How to Tie a Quilt
Instead of quilting patterns or lines to hold the three layers together, you make a series of knots at regular intervals all over the whole quilt. This technique is fantastic for very thick quilts that have a heavy warm batting and where it would normally be very difficult to sew small even stiches.
The knots can be on the top or the reverse side of the quilt, it is entirely up to you as the quilter. If you want to make a knot with some little tassels then it will give the quilt a little texture, or you can use a button, embroidery thread or some wool.
Make sure whatever you use to tie the knot it is a strong thread and that the knots are very tight and secure and will not come undone with use and aftercare. Make sure the thread is colorfast and will not leak or fade (many embroidery cottons are intended for embroidery that is on display and not something that will be washed and used all the time!)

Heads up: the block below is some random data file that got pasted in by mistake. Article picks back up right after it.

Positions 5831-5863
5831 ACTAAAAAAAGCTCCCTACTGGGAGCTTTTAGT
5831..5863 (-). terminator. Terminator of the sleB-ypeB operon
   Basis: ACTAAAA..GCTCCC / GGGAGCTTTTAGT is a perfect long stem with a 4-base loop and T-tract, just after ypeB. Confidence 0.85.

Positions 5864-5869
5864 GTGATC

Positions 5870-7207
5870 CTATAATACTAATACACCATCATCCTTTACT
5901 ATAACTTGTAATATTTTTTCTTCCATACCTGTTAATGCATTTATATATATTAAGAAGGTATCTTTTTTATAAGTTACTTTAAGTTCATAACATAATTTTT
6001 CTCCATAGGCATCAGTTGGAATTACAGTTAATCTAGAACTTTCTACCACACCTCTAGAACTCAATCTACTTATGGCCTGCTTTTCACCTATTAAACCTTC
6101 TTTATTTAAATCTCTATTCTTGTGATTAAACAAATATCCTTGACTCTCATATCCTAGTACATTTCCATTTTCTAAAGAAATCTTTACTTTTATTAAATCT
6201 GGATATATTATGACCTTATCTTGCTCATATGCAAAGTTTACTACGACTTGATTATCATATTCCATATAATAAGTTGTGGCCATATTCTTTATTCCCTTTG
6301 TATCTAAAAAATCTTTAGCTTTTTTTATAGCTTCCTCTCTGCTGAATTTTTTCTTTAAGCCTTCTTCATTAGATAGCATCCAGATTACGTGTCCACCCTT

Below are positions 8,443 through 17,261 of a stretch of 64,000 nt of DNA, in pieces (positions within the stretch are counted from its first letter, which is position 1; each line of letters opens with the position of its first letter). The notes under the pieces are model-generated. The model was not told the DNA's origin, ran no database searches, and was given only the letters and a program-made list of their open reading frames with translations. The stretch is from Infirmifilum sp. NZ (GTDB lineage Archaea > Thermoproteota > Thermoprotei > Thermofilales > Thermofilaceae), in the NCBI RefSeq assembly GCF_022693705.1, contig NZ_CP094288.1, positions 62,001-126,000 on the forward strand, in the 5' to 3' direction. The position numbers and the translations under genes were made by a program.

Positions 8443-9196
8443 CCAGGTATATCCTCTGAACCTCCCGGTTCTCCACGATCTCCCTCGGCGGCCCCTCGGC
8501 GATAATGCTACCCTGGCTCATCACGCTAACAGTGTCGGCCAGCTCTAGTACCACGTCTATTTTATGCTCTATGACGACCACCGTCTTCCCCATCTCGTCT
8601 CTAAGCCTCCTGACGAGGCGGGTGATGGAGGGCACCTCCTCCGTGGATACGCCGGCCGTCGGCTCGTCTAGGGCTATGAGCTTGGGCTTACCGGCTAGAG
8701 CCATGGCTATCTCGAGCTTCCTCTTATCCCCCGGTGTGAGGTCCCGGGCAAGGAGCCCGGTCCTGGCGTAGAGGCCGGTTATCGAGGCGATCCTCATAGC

Tying is not really suited to your traditional style quilts and is probably a better method for rough or alternative styled quilts. If the quilt is to be use for everyday use or will be moved around and sat on a lot then you must make sure the knots are evenly spaced and reasonably close together.
When deciphering where the knots should go, you can either use a grid lock situation where they are an even distance apart regardless of what they tie or you can use the corners of each square or geometric shape depending on size. If you are tying them close together but following the pattern of the patchwork squares then it is ok if you have a lot of knots in one area and then a long thing piece of sashing with only a knot in the corners.
|Previous: Basting/Tacking the Quilt||Next: Quilting|